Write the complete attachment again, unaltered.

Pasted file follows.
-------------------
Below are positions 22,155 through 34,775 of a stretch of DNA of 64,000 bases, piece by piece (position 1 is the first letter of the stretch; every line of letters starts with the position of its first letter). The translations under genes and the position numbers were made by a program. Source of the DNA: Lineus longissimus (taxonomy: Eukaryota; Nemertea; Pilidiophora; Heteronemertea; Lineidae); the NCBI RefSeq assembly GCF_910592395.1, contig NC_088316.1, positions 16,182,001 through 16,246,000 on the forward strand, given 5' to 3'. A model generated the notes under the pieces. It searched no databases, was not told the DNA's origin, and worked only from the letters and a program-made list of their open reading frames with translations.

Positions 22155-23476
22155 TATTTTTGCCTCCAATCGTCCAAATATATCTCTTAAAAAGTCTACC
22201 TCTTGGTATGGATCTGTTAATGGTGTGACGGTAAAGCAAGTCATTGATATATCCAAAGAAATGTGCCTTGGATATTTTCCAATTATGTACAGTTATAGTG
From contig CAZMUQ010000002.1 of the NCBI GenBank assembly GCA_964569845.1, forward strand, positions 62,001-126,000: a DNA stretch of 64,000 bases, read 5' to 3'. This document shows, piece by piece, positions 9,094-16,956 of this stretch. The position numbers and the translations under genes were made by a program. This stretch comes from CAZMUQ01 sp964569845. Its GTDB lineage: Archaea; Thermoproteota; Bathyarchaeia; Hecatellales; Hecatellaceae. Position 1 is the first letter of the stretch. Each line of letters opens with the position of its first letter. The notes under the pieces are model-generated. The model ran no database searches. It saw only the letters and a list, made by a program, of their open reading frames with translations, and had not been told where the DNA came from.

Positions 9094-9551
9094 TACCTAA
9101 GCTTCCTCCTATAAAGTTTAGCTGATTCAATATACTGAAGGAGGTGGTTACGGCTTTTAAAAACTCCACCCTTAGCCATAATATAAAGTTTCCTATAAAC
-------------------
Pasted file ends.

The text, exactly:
Below are positions 22,155 through 34,775 of a stretch of DNA of 64,000 bases, piece by piece (position 1 is the first letter of the stretch; every line of letters starts with the position of its first letter). The translations under genes and the position numbers were made by a program. Source of the DNA: Lineus longissimus (taxonomy: Eukaryota; Nemertea; Pilidiophora; Heteronemertea; Lineidae); the NCBI RefSeq assembly GCF_910592395.1, contig NC_088316.1, positions 16,182,001 through 16,246,000 on the forward strand, given 5' to 3'. A model generated the notes under the pieces. It searched no databases, was not told the DNA's origin, and worked only from the letters and a program-made list of their open reading frames with translations.

Positions 22155-23476
22155 TATTTTTGCCTCCAATCGTCCAAATATATCTCTTAAAAAGTCTACC
22201 TCTTGGTATGGATCTGTTAATGGTGTGACGGTAAAGCAAGTCATTGATATATCCAAAGAAATGTGCCTTGGATATTTTCCAATTATGTACAGTTATAGTG
From contig CAZMUQ010000002.1 of the NCBI GenBank assembly GCA_964569845.1, forward strand, positions 62,001-126,000: a DNA stretch of 64,000 bases, read 5' to 3'. This document shows, piece by piece, positions 9,094-16,956 of this stretch. The position numbers and the translations under genes were made by a program. This stretch comes from CAZMUQ01 sp964569845. Its GTDB lineage: Archaea; Thermoproteota; Bathyarchaeia; Hecatellales; Hecatellaceae. Position 1 is the first letter of the stretch. Each line of letters opens with the position of its first letter. The notes under the pieces are model-generated. The model ran no database searches. It saw only the letters and a list, made by a program, of their open reading frames with translations, and had not been told where the DNA came from.

Positions 9094-9551
9094 TACCTAA
9101 GCTTCCTCCTATAAAGTTTAGCTGATTCAATATACTGAAGGAGGTGGTTACGGCTTTTAAAAACTCCACCCTTAGCCATAATATAAAGTTTCCTATAAAC